Briggs Library brings local history to life

Published 5:00 am Wednesday, July 10, 2024

By Terry L. Hapney, Jr.
The Ironton Tribune

The one-stop collection of all things Lawrence County history is in the local history and genealogy room at the Briggs Lawrence County Public Library.
Lori Shafer, a librarian at Briggs, said the library has a variety of resources about Lawrence County, including birth and death records dating back to 1868. The library’s newspaper archives date back to 1850.
Shafer said the library offers community members a variety of historical books on sports and sporting teams in the local area. It even has records on some of the cemeteries in the county, including documentation on the tombstones for those buried there.
“We have Woodland interment records from the very beginning until 2009,” Shafer said.
Those go back as far as the 1870s for the earliest burials and include anyone who was transferred from other cemeteries to Woodland.
“A lot of prominent families who were buried elsewhere were moved to Woodland,” Shafer said. “People buried in some of the smaller cemeteries—as the city began to expand—were moved to Woodland.”
The library has nearly 300 books that people have written about their families through the research they have done. It also has yearbooks for Ironton City Schools dating to 1910.
“We don’t have as many of the other schools; they are hit and miss,” Shafer said.
Library patrons have access to and Fold3, which allows users to access military records. For instance, someone might be able to find an ancestor’s record for when they mustered in for the Civil War.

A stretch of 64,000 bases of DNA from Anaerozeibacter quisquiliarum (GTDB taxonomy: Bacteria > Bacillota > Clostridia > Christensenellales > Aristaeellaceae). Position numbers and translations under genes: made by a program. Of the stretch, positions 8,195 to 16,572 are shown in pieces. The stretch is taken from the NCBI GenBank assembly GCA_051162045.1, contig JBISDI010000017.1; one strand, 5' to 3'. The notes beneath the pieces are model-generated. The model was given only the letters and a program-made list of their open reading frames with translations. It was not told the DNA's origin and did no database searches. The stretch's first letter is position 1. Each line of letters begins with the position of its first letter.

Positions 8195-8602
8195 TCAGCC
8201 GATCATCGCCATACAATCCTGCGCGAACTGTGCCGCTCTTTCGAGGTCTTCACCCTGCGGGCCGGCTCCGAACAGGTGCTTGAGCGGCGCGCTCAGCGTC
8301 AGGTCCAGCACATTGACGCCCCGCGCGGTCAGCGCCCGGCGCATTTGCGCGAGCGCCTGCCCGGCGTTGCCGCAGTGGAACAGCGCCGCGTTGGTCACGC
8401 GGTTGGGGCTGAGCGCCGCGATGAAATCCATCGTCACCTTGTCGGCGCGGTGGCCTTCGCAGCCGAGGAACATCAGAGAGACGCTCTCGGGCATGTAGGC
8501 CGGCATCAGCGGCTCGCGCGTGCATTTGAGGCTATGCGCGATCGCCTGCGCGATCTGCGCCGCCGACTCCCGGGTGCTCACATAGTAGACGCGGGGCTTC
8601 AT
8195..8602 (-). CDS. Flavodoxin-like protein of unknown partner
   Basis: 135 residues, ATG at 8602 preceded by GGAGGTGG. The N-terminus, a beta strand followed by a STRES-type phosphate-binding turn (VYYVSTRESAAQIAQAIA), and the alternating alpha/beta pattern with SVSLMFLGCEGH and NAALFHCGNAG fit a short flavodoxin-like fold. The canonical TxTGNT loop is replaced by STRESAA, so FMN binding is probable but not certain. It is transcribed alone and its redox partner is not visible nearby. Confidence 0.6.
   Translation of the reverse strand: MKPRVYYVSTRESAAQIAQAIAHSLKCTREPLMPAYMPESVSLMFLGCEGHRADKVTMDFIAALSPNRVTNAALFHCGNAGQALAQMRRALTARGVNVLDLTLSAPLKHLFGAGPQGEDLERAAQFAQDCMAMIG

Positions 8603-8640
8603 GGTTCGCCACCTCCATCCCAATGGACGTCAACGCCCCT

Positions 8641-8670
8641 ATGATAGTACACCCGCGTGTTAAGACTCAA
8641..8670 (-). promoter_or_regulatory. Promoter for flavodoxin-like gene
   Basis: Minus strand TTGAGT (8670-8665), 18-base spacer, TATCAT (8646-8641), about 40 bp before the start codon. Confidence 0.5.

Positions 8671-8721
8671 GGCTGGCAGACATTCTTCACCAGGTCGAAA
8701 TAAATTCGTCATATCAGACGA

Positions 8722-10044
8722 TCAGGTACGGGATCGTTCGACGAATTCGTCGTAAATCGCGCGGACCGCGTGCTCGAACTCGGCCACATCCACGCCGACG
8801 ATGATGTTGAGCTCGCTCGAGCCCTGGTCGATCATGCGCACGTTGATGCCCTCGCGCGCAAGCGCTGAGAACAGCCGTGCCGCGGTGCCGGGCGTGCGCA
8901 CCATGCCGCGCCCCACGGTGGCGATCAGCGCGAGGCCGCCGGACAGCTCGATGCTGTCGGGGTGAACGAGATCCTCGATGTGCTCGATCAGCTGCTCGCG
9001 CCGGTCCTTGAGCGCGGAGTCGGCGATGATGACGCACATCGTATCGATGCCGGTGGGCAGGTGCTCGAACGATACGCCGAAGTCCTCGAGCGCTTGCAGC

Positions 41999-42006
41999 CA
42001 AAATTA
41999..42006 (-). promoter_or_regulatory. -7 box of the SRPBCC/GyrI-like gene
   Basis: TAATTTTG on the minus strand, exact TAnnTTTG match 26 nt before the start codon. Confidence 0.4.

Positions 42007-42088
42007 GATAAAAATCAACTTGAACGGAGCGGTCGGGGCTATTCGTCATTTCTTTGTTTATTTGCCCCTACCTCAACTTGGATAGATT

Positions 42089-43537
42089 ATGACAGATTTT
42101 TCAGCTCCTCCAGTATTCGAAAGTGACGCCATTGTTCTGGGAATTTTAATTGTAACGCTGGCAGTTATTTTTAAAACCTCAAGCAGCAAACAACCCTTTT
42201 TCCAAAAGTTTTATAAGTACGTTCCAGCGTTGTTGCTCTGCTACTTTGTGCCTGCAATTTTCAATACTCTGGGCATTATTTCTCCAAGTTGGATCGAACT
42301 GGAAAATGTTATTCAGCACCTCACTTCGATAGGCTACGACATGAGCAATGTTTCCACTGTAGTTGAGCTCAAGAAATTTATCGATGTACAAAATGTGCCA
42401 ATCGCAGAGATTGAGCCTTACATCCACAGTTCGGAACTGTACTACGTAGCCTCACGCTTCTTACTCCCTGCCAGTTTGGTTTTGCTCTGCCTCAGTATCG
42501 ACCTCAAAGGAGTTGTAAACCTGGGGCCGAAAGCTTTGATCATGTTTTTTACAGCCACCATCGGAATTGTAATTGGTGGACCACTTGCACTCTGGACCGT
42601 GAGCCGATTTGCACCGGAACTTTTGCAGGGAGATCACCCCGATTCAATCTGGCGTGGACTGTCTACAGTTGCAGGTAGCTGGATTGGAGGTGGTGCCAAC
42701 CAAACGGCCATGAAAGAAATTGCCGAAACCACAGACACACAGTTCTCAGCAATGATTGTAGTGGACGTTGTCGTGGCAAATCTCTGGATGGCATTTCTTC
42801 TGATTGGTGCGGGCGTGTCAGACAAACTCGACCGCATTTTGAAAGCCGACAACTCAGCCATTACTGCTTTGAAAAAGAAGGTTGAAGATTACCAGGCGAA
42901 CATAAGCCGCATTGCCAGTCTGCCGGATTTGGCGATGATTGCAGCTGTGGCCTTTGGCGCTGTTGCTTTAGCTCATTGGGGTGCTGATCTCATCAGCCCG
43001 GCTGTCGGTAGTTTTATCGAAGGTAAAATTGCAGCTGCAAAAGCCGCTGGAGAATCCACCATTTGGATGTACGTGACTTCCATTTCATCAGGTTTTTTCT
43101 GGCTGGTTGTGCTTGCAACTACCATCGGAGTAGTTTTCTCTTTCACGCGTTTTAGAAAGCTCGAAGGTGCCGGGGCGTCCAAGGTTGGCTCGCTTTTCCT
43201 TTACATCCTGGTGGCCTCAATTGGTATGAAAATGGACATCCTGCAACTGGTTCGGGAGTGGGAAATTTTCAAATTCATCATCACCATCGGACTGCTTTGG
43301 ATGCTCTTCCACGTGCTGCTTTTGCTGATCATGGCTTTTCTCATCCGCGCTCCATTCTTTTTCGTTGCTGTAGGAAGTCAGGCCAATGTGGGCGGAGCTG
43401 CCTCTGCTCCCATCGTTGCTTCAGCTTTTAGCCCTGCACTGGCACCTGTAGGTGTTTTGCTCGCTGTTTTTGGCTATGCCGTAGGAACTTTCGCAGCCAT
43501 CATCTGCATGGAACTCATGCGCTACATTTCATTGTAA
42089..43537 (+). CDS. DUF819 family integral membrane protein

“If they applied for a pension, sometimes you’ll find the pension records,” Shafer said. “I’ve seen them go up to 20-some pages—individual proof that they did serve and the connections to people when getting a pension.”
There is a variety of local history books at the library, in addition to a photo collection that includes Nazor Studio’s photographs.
“(Ralph Nazor) worked for the (Ironton) Tribune at one point,” Shafer said. “He also did the school yearbook photos.”
Shafer said working with local history and genealogy creates some interesting interactions with community members. A woman stopped by the library a few months ago. She was a child when her mother killed her father. She was looking for information about the murder.
“She was raised by someone else,” Shafer said. “Just about a month later a woman came in looking for documents about a murder; her mother-in-law had killed her first husband. It turned out that this woman’s husband was the brother of the first lady. There was no connection; (the two patrons) didn’t know each other.”
Most people, Shafer said, are looking for information on crimes. The library has a file on the FBI raid that occurred in the red-light district. This is in addition to several three-ring binders full of information on murders that happened in Lawrence County.
“It’s in the newspaper, but we’ve pulled it out because people have asked about it over the years,” she said.
As part of its collection, the library has DVDs of old movies with content about Ohio, Lawrence County and the surrounding area.
“While we focus on Lawrence County, we collect stuff from the Tri-State area,” Shafer said. “People traveled. Just because you lived in Lawrence County you may have gone to Gallia County to get married or Huntington.”
Shafer said many people went to Boyd County because Catlettsburg was the place for folks who wanted to elope.
“We collected that information as well,” she said.
Every week, Shafer does a short Facebook video on a historical fact about Lawrence County. She said much of it comes from when she is looking for information for other people and she comes across interesting articles.
“If you go through these old newspapers they’re fascinating,” she said. “You’ll find things you never looked for. They’re not indexed; you can’t just look up a topic. Usually, you have to page through them.”
The main branch of the Briggs Lawrence County Public Library is located at 321 S. 4th St. in Ironton. For more information, visit or call 740-532-1124.

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